Public Support for Voter ID at 70%

Published Wed, Dec 21 2011 10:31 AM

What do Americans think about voter ID today?  Well, Rasmussen Reports asked this question, and here’s what they found:  70% believe voters should be required to show photo identification before being allowed to cast their ballot.  

This is not the first survey that demonstrates the widespread public support for voter ID this year.  In May of this year, a Star Tribune Minnesota Poll found that 80% favored a photo ID requirement.  Also, the numbers were comparable back in June in a similar Rasmussen Report poll.

So why support these laws?  We heard a lot of reasons from supporters this week.  Senator John Cornyn recently wrote, “I support voter-ID laws, which are reasonable, constitutional, and necessary.”  RNC Chair Reince Priebus stated, “Bipartisan efforts at the state level to require identification to cast a ballot are commonsense, widely supported and have been upheld in court.”

But Republicans are not the only ones who support these laws. In October, former Congressman Artur Davis (D-AL) wrote an opinion piece in The Montgomery Advertiser saying, “I've changed my mind on voter ID laws – I think Alabama did the right thing in passing one – and I wish I had gotten it right when I was in political office.” Rhode Island State Senator Harold Metts (D-Providence) said, “As a minority citizen and a senior citizen, I would not support anything that I thought would present obstacles or limit protections.” Texas State Rep. Joe Pickett (D-El Paso) said, “If I really, truly thought that this would disenfranchise somebody, I would've voted against it. In these days and times, it's just not the case.”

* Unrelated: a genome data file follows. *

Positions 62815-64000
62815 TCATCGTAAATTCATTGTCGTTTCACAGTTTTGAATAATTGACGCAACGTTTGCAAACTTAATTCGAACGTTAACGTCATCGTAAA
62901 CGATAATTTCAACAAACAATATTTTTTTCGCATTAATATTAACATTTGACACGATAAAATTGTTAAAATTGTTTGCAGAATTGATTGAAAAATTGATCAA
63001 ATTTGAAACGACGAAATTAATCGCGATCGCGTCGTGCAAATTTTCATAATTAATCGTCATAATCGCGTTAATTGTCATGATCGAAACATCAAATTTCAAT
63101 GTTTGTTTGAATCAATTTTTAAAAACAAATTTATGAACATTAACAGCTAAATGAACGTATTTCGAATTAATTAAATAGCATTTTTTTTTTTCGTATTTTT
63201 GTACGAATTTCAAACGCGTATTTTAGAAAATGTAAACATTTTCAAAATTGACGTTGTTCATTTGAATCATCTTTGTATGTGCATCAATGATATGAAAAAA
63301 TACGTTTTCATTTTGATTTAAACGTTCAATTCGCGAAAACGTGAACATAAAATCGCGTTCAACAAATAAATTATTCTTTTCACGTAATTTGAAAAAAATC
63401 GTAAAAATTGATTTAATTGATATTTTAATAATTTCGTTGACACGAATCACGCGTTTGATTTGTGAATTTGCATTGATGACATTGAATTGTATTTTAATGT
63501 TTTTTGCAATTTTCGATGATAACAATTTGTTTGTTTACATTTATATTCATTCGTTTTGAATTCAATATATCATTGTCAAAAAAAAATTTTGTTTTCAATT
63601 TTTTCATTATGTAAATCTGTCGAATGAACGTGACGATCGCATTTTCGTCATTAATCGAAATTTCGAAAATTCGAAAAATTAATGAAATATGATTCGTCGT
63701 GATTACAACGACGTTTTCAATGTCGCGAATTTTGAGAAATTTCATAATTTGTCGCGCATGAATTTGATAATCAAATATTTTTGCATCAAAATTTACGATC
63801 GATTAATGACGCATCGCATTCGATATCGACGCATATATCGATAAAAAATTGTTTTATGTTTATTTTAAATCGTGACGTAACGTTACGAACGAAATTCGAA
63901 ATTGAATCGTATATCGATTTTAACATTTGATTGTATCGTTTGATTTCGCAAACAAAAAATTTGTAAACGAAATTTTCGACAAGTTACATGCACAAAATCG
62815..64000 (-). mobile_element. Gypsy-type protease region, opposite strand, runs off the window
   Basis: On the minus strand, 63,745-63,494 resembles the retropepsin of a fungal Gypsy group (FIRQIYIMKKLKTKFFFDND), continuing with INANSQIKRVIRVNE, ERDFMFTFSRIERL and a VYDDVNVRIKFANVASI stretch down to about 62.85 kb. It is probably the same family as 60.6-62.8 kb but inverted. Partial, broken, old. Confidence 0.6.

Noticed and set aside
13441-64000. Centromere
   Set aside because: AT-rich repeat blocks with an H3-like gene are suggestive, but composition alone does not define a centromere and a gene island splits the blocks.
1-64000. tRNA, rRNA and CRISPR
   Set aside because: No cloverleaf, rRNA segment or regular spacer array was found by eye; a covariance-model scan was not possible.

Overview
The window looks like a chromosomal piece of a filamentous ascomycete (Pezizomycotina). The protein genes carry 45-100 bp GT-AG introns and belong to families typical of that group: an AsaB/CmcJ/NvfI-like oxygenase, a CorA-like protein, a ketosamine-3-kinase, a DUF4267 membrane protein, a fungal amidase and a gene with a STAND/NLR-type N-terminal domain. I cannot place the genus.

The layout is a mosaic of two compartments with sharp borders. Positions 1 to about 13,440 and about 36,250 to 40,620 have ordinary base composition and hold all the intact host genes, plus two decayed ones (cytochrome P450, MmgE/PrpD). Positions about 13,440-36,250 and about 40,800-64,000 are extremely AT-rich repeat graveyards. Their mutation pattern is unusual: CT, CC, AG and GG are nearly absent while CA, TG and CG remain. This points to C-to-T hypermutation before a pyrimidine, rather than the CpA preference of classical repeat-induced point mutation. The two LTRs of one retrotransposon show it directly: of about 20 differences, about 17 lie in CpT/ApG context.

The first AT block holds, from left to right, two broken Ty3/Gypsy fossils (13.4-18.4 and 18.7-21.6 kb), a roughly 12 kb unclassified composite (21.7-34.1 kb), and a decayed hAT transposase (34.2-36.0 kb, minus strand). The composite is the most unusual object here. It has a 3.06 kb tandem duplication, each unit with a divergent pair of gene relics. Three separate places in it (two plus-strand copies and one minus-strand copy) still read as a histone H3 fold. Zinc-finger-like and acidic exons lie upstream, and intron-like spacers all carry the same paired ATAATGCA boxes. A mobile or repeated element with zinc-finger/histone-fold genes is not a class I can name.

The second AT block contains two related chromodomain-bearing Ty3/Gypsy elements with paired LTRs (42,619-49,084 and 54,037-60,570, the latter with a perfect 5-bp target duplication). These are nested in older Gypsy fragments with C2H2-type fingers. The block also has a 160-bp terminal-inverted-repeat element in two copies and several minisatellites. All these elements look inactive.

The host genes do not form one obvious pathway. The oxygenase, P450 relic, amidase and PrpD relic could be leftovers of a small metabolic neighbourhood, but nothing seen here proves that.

But if you asked the radical left why there is support for voter ID, you would hear a different story.  Some have said that voter ID laws are comparable to Jim Crow, a poll tax, the Ku Klux Klan, and torturing and killing children.  They assert that there is some ulterior motive to block access to the polls of certain voters.  Well, the American people don’t agree with this.  Rasmussen Reports found that 69% say that voter ID laws are not discriminatory. 

Such statements are a tactic of the left to generate support for unpopular initiatives.  These are emotional arguments that make Americans angry.  As Rhode Island State Representative Jon Brien (D-Woonsocket) explained, “Those who are opposed to voter ID never let the facts get in the way of a really good emotional argument.”  But with politics, we should be reasonable and practical.  We shouldn’t be swayed by the “emotional arguments” about voter ID laws.  When we step back and recognize what is going on here, there can be a serious discussion about what is good for our elections and our country. 

State legislatures across the country have asked the question this year whether they should pass voter ID laws.  Reasonable legislators talked to their constituents and found out what this week’s poll confirms:  most think there should be voter ID.  And that’s the reason voter ID laws were passed in so many state legislatures. 

The left should stop the name calling.  They should stop the political tactics.  And they should listen to what the people really want.

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